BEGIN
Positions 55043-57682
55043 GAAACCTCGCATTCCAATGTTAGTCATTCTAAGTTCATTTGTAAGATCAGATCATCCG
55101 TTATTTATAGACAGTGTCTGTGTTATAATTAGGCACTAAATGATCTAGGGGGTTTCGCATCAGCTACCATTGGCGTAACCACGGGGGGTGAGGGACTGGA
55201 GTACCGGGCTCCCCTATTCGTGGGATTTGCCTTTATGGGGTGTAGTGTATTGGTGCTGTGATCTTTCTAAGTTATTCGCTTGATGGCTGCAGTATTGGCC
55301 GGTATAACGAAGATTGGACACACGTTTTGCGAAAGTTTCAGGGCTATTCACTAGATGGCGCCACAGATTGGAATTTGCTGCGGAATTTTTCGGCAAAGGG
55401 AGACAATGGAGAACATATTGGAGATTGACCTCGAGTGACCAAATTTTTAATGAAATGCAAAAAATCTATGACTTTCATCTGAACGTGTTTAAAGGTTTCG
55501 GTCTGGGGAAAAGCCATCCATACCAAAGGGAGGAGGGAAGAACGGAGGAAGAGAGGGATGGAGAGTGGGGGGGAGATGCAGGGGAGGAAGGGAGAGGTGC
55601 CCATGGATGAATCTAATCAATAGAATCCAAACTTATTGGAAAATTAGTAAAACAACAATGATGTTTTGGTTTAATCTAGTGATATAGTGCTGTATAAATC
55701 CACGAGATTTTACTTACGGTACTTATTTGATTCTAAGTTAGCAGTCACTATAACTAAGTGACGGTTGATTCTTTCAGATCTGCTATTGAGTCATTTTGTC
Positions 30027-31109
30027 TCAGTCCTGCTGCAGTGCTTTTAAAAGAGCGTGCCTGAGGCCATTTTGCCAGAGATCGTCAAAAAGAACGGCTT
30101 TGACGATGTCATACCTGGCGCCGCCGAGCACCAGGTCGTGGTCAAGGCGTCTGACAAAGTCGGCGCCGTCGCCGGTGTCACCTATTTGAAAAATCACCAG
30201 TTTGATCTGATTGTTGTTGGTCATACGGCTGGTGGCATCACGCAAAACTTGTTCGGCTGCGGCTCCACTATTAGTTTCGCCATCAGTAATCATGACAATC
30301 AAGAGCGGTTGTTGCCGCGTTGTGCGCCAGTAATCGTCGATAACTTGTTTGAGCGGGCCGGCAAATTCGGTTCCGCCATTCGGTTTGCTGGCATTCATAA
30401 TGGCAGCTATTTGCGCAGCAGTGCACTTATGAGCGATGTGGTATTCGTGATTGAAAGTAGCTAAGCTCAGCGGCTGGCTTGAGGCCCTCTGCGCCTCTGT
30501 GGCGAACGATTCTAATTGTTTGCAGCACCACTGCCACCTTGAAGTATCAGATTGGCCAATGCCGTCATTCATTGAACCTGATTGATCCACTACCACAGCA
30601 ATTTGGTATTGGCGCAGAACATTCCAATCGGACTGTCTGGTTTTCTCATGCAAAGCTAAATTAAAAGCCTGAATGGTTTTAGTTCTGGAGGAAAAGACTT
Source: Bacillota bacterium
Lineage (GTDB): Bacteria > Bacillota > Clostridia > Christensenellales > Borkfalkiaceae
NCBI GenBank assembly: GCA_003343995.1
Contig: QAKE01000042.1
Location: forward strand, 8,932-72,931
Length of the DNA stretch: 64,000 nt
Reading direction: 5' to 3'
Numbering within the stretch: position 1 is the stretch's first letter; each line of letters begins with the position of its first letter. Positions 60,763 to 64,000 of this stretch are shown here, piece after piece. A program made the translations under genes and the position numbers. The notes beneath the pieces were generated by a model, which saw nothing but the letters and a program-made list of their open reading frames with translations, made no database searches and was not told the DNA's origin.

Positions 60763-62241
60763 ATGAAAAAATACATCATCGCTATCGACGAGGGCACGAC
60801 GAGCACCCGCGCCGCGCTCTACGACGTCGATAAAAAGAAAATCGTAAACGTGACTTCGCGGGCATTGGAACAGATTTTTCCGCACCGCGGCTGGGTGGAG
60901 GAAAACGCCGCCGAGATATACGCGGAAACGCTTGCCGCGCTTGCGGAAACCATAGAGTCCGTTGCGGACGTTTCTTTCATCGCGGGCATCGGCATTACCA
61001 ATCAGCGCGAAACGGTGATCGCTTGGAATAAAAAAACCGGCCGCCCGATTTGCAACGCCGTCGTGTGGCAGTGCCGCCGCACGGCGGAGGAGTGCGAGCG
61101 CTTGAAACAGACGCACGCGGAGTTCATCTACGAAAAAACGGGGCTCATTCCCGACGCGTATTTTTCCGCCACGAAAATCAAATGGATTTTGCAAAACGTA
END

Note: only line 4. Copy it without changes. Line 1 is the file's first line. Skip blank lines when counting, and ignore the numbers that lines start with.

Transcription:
55201 GTACCGGGCTCCCCTATTCGTGGGATTTGCCTTTATGGGGTGTAGTGTATTGGTGCTGTGATCTTTCTAAGTTATTCGCTTGATGGCTGCAGTATTGGCC